Suicide Inducing Drug to be Pushed by Big Pharmas to Smokers

A press release issued by two scientists recommends that Zyban or Chantix (Champix in the UK) be subscribed to smokers being treated with mental illness.

Shockingly, the scientists behind the study recommend that counsellors take advantage of the position of trust they have built up with patients to push the drugs, stating:

“They [the study results] find if you take advantage of the relationship with the counselor and insert smoking cessation counseling into treatment that you enhance quit rates.”

Side Effects

Numerous side effects have been reported with these drugs. These side effects include a threat to mental health.

The FDA has received 98 reports of suicide and 188 attempts of attempted suicide with Chantix, and 4,762 serious psychiatric events.

Both drugs now carry a health warning that usage may lead to suicidal thoughts.

According to Thomas Moore, a scientist at the Drug Safety and Policy Institute for Safe Medication Practices, doctors and patients should consider recommending alternatives to the drugs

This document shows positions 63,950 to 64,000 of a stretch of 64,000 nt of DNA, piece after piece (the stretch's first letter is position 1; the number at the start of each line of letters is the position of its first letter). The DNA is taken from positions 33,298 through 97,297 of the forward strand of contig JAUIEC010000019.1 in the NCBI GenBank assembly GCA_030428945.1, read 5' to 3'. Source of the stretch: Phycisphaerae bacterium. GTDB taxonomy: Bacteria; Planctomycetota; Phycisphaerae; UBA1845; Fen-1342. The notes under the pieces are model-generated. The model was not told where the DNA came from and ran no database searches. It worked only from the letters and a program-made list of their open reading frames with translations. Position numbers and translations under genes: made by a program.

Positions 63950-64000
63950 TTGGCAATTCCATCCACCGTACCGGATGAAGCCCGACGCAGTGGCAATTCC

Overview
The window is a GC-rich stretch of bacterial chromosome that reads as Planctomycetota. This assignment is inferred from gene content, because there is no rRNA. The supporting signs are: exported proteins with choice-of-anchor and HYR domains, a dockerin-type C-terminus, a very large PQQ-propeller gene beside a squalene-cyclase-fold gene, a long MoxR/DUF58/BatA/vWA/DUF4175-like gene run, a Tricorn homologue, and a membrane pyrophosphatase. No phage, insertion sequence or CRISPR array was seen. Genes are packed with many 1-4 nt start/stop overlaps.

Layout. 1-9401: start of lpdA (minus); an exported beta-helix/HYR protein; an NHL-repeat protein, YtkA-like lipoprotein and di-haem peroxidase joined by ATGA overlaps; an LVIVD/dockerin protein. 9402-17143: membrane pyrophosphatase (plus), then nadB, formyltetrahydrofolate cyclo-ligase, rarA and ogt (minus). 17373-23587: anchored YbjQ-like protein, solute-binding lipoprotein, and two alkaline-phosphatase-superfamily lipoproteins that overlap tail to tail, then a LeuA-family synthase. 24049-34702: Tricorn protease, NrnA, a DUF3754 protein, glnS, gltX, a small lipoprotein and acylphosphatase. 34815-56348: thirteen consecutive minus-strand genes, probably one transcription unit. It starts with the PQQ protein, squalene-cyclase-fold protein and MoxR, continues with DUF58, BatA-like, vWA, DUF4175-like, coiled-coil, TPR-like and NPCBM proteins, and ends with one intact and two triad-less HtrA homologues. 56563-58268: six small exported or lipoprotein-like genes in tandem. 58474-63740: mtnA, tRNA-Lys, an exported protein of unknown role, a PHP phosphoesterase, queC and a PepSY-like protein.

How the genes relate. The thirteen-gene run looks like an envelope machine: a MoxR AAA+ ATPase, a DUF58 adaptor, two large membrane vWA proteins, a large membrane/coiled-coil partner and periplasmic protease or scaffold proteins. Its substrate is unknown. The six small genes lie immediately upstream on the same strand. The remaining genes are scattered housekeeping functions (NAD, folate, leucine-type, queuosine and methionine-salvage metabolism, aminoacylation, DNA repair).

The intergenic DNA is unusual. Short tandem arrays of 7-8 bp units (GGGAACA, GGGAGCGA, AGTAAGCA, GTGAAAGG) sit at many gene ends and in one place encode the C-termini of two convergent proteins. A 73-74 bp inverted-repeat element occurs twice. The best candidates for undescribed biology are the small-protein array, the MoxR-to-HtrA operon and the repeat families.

Source: Calgary Herald

Conflict of Interest

What was not mentioned in the press release was a financial conflict of interest discovered by Professor Michael Siegel.

Both the scientists had received funding from big pharm.

One scientist, Dr George had received grant support from Pfizer, Sepracor, Targacept, and Sanofi-aventis, and is a consultant to Pfizer, Prempharm, Glaxo-SmithKline, Eli Lilly, Janssen-Ortho, and Evotec.

Source: Tobacco Analysis Blog

The Broader Picture

We are not recommending that these drugs should be removed.

It estimated that around a third of smokers will die from smoking related diseases, and that 1% of Chantix users will suffer side effects.

Assuming these statistics are correct (and we all know the famous saying) it seems like an obvious choice, and one which smokers should be allowed to make should they wish to quit.

Just like it is an obvious choice to use electronic cigarettes, which scientists such as Dr Joel Nitzkin estimate has less than one percent of the risk of cigarettes. (See an Interview with Dr Joel Nitzin.)

The difference being, unfortunately, that electronic cigarettes do just not have the same money behind them as the nicotine cessation aids marketed by Big Pharm.

Ready to switch? Visit the Electronic Cigarette Store.

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